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Math Help - a generalization of unit elements

  1. #1
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    a generalization of unit elements

    If I have a monoid S, and an element u\in S, then the following equivalence holds:

    u is a unit iff f(x)=xu and g(x)=ux are bijections onto S.

    Proof. Suppose u is a unit. Let x,y\in S. Then we have

    1. x=xu^{-1}u=f(xu^{-1});
    2. if f(x)=f(y), then xu=yu so x=xuu^{-1}=yuu^{-1}=y.

    Conversely, if f and g are bijections onto S, then there exists x\in S such that xu=f(x)=1 and y\in S such that ux=g(x)=1. Thus u has a left inverse and a right inverse, which is known to imply that u is a unit.

    Now let's say S is a semigroup without an identity element. Can there be an element u\in S such that f(x)=xu and g(x)=ux are bijections? Is it possible when S is finite? (Then it's equivalent to asking whether a semigroup without ideantity can have a cancellable element.) Is it possible when S is infinite? Is it possible when we only demand that at least one of f,g be a bijection onto S?
    Last edited by ymar; September 12th 2012 at 03:11 AM.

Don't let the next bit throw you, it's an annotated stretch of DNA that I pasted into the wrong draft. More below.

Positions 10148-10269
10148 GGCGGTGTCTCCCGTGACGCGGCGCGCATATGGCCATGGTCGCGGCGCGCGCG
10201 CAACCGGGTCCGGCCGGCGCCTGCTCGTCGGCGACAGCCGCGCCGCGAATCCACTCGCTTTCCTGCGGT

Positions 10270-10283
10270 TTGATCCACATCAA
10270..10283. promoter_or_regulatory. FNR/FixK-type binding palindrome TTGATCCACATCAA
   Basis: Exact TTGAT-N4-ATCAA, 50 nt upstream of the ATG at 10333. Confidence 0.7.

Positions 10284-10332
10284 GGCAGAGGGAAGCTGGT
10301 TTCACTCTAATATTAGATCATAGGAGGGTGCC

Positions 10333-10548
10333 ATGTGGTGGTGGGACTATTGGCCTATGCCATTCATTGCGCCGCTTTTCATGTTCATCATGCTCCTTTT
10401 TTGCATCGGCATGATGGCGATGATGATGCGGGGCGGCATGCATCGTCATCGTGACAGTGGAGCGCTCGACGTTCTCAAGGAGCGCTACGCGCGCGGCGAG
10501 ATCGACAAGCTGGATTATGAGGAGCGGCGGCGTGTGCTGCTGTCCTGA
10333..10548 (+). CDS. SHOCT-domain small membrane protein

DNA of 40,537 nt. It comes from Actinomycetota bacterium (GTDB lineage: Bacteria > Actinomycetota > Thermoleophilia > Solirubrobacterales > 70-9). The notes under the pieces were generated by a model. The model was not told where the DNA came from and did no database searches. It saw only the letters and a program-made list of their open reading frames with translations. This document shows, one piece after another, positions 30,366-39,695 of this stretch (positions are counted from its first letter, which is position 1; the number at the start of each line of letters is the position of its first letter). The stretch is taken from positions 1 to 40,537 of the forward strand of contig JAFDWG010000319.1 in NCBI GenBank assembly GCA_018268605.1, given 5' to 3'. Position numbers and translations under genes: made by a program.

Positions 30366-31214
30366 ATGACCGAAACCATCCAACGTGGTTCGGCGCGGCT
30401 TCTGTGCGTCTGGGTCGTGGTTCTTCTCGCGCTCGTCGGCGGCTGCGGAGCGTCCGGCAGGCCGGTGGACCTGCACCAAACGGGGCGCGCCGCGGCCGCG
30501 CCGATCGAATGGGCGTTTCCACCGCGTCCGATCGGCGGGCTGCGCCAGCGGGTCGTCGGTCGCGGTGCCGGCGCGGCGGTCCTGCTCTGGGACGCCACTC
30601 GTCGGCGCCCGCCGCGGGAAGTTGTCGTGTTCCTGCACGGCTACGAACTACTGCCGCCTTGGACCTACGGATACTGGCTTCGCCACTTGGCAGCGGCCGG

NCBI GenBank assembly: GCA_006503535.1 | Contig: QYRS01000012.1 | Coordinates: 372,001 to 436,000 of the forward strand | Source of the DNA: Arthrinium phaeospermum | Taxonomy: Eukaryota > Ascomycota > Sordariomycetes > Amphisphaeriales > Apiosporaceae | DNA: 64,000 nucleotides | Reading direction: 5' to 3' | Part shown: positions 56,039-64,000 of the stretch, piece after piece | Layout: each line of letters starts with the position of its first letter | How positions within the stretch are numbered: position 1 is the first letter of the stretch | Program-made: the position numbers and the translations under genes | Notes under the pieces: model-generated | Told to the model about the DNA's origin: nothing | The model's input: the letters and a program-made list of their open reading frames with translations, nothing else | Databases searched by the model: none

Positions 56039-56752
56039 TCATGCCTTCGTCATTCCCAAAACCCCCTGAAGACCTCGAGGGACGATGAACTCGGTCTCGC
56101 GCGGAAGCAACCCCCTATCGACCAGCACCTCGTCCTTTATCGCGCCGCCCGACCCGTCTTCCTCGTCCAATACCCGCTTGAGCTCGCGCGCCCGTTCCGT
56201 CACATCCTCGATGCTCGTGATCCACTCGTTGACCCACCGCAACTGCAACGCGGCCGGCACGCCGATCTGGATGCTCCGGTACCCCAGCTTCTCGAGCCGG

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  2. #2
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    Re: a generalization of unit elements

    a partial answer:

    if such bijections x→xu and x→ux exists for some element u, then for some element x:

    xu = u, and since for ANY y in S we have y = ua (for some a): xy = x(ua) = (xu)a = ua = y. thus x is a left-identity for S.

    similarly, there must be some z in S with uz = u, and thus (writing y = bu), yz = (bu)z = b(uz) = bu = y, so z is a right-identity for S.

    but then x = xz = z, so S possesses an identity element, which we can call e.

    so in THAT case, we have xu = e and uy = e for some x,y in S, so u is indeed a unit (and x = y: x = xe = x(uy) = (xu)y = ey = y).

    note that above, we only require that x→ux, x→xu be surjective to show that a right- or left-identity exists, uniqueness of this identity follows (for one of left- or right-) if one of those maps is injective as well (if S is finite, then surjective = bijective) (if x→ux is injective, then we have a unique right-identity, if x→xu is injective, we have a unique left-identity).

    i am unsure of how you would define a unit without the presence of a two-sided identity.
    Thanks from ymar
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    Re: a generalization of unit elements

    Thanks!
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